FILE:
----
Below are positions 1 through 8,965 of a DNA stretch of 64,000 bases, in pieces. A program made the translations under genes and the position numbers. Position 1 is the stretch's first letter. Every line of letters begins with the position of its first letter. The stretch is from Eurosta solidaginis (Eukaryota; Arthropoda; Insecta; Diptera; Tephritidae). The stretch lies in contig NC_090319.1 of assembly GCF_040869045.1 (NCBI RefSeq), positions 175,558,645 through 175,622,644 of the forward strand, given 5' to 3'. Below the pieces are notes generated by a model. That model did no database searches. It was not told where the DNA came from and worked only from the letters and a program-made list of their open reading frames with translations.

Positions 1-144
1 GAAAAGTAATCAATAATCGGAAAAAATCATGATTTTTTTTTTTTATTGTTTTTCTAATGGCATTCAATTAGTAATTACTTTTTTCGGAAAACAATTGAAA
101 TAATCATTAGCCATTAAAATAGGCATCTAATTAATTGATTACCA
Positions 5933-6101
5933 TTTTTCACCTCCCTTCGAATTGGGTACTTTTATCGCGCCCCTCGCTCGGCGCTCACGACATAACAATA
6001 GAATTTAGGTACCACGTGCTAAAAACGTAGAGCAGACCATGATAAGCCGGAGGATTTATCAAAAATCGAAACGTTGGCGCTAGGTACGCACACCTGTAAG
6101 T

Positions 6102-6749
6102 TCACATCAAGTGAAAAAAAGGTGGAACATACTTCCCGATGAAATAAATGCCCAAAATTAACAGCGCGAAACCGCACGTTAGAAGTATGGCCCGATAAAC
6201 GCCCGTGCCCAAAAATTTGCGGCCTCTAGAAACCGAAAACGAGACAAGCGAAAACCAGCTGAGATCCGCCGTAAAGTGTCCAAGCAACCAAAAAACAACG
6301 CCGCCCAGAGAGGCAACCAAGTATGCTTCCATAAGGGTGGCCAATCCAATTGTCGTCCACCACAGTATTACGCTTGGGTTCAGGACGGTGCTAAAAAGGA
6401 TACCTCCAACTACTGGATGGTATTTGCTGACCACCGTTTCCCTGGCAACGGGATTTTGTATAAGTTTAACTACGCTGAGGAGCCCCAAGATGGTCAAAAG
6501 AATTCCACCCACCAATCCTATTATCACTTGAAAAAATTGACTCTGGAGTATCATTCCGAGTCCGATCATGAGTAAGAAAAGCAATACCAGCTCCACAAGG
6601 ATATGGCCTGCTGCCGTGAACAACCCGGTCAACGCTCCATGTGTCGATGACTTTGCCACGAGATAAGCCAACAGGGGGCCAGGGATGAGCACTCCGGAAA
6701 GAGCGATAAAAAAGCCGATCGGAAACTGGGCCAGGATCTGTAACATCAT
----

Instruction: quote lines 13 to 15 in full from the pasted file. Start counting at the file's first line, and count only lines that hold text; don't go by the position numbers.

6401 TACCTCCAACTACTGGATGGTATTTGCTGACCACCGTTTCCCTGGCAACGGGATTTTGTATAAGTTTAACTACGCTGAGGAGCCCCAAGATGGTCAAAAG
6501 AATTCCACCCACCAATCCTATTATCACTTGAAAAAATTGACTCTGGAGTATCATTCCGAGTCCGATCATGAGTAAGAAAAGCAATACCAGCTCCACAAGG
6601 ATATGGCCTGCTGCCGTGAACAACCCGGTCAACGCTCCATGTGTCGATGACTTTGCCACGAGATAAGCCAACAGGGGGCCAGGGATGAGCACTCCGGAAA